At Tuesday’s celebration, King County Executive Dow Constantine, Port of Seattle Commission President Bill Bryant and City Councilmember Cole all praised the cooperative efforts between the regional partners (the Port of Seattle, City of Redmond, King County, Sound Transit, Cascade Water Alliance and Puget Sound Energy) which will make it possible to repurpose and reuse the corridor in a way that benefits both the city and the region.

Utilities to support infrastructure and growth will be located along the corridor and the property allows for future transportation use such as light rail.

Following the signing ceremony, Larsen told the Redmond Reporter that demolition of the old Redmond Shopping Square at 161st Avenue Northeast and Redmond Way is “imminent, within the next few weeks” and that updates will be posted on the city’s Web site, www.redmond.gov.

“All the tenants from that center have relocated and by mid-September, we’ll determine where sewer and water will go,” to proceed with the downtown revitalization, said Larsen.

A public meeting or “visioning event” is tentatively scheduled for July 20, at which time citizens will be asked to share more ideas for the BNSF Corridor in downtown Redmond. A conceptual drawing shown at the City Hall celebration was merely “to show what could be,” Larsen said.

Also shown at Tuesday’s meeting and available online, is a brief video about the history of the BNSF Corridor in Redmond, which was created by RCTV (Redmond City Television) for the recent Youth In Government Day. To view that video, visit http://rctv.redmond.gov/ondemand/BNSFygovday.wmv.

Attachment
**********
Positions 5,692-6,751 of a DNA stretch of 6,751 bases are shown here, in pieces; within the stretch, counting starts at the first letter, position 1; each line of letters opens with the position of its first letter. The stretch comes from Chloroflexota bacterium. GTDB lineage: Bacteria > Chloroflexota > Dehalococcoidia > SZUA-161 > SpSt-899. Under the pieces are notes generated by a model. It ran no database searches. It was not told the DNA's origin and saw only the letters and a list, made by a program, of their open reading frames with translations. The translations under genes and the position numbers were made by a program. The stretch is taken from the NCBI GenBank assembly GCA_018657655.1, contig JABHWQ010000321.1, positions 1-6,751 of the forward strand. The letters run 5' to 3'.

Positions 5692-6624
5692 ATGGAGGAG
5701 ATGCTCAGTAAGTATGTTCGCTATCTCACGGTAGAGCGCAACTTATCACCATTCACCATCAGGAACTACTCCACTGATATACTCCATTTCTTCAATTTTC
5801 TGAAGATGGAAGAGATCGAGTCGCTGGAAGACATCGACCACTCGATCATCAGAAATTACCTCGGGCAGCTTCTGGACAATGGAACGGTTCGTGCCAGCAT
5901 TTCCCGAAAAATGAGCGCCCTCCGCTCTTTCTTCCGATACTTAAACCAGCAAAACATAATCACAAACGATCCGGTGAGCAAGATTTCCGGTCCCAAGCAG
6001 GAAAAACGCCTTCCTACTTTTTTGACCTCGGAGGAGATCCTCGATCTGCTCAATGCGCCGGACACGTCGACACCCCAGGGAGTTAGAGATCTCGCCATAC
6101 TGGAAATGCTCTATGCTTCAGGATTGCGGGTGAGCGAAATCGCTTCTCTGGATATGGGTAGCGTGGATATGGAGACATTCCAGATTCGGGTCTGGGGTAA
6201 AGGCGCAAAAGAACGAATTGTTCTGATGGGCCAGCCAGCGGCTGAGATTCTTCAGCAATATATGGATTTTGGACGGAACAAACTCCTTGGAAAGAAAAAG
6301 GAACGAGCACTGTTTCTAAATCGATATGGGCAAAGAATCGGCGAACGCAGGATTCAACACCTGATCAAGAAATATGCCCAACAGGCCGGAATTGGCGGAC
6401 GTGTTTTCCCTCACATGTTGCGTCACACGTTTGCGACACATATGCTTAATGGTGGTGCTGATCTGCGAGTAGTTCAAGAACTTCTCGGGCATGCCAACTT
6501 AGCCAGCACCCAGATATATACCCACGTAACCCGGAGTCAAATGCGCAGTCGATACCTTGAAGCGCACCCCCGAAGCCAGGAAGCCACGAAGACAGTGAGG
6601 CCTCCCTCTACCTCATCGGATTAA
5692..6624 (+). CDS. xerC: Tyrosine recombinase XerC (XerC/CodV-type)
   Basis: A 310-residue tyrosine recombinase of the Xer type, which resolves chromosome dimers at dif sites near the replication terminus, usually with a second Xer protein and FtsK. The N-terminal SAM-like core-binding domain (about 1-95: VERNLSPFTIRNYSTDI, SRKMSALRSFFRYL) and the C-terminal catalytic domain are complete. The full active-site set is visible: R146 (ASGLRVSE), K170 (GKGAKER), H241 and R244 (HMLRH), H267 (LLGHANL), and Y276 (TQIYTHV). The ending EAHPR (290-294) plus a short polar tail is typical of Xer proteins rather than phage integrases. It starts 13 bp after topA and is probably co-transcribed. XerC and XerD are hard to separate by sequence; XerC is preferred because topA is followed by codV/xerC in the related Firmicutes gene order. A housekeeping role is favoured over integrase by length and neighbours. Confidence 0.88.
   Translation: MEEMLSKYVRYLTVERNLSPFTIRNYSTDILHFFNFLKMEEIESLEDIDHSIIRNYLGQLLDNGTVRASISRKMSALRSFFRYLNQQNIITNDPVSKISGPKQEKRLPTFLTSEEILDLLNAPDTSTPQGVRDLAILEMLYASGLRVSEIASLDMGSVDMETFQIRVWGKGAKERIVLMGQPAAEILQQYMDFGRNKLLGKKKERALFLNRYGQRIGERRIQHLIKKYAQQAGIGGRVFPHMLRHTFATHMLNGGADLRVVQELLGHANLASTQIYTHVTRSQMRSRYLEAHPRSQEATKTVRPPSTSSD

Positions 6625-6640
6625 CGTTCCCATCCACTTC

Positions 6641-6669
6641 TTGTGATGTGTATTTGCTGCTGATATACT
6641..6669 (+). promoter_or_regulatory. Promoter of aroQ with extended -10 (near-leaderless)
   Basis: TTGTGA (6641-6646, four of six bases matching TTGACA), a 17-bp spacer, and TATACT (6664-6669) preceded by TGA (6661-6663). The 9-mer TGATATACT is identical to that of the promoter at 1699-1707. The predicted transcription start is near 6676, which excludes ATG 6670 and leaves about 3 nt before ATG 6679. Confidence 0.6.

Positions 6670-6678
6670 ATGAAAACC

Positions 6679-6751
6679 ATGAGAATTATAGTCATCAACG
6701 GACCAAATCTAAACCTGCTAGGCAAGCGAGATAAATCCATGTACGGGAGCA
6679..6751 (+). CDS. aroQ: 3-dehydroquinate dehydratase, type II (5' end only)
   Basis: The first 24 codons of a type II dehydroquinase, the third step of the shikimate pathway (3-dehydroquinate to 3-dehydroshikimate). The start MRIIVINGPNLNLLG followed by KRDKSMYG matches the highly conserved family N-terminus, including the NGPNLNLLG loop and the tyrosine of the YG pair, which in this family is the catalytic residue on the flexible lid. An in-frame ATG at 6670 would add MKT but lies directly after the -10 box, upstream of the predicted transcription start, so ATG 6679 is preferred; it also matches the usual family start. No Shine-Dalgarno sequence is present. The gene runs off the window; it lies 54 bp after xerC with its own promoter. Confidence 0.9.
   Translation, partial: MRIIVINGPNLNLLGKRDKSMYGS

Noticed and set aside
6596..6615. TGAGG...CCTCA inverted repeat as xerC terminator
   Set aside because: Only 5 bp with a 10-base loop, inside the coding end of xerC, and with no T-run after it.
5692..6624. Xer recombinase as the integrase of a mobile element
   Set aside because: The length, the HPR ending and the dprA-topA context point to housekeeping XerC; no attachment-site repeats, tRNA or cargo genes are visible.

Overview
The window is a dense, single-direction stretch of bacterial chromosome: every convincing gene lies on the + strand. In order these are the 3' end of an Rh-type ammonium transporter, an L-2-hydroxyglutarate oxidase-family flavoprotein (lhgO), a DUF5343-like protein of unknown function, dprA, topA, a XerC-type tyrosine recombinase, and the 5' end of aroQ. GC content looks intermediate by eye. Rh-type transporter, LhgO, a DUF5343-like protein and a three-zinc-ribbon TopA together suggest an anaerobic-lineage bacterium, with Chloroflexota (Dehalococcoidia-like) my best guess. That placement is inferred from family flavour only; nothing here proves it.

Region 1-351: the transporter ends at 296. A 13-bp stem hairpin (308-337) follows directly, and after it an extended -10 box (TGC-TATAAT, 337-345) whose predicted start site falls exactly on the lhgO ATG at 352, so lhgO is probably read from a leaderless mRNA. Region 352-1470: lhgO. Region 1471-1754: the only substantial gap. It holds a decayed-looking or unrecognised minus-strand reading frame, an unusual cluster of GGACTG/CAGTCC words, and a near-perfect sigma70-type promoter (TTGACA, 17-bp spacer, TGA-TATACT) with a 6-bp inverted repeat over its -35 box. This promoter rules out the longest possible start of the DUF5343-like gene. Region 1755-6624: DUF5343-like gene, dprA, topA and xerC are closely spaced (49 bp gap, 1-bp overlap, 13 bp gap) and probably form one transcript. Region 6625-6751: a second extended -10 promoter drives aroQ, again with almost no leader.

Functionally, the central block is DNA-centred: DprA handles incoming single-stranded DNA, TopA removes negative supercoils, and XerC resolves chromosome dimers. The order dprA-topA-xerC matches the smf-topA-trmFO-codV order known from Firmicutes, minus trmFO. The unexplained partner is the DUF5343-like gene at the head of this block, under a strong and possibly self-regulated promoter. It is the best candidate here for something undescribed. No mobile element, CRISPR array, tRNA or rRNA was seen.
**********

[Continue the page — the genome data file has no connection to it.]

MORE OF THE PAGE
More in News

The language of the original bill prohibited privately-owned detainment facilities from being contracted by local, state, or federal government entities, but a last-second amendment was adopted to substantially narrow the focus of the legislation. File photo
Lawmakers flinch on banning for-profit detention facilities

Last minute amendment exempted ICE detainment facility.

A proposal to make King County Metro fares free for low-income households could be approved in the coming months. File photo
King County considers free transit for low-income residents

The program would target those at or below 80 percent of the federal poverty level.

Federal Way resident Mi’Chance Dunlap-Gittens, 17, died Jan. 27, 2017. Courtesy photo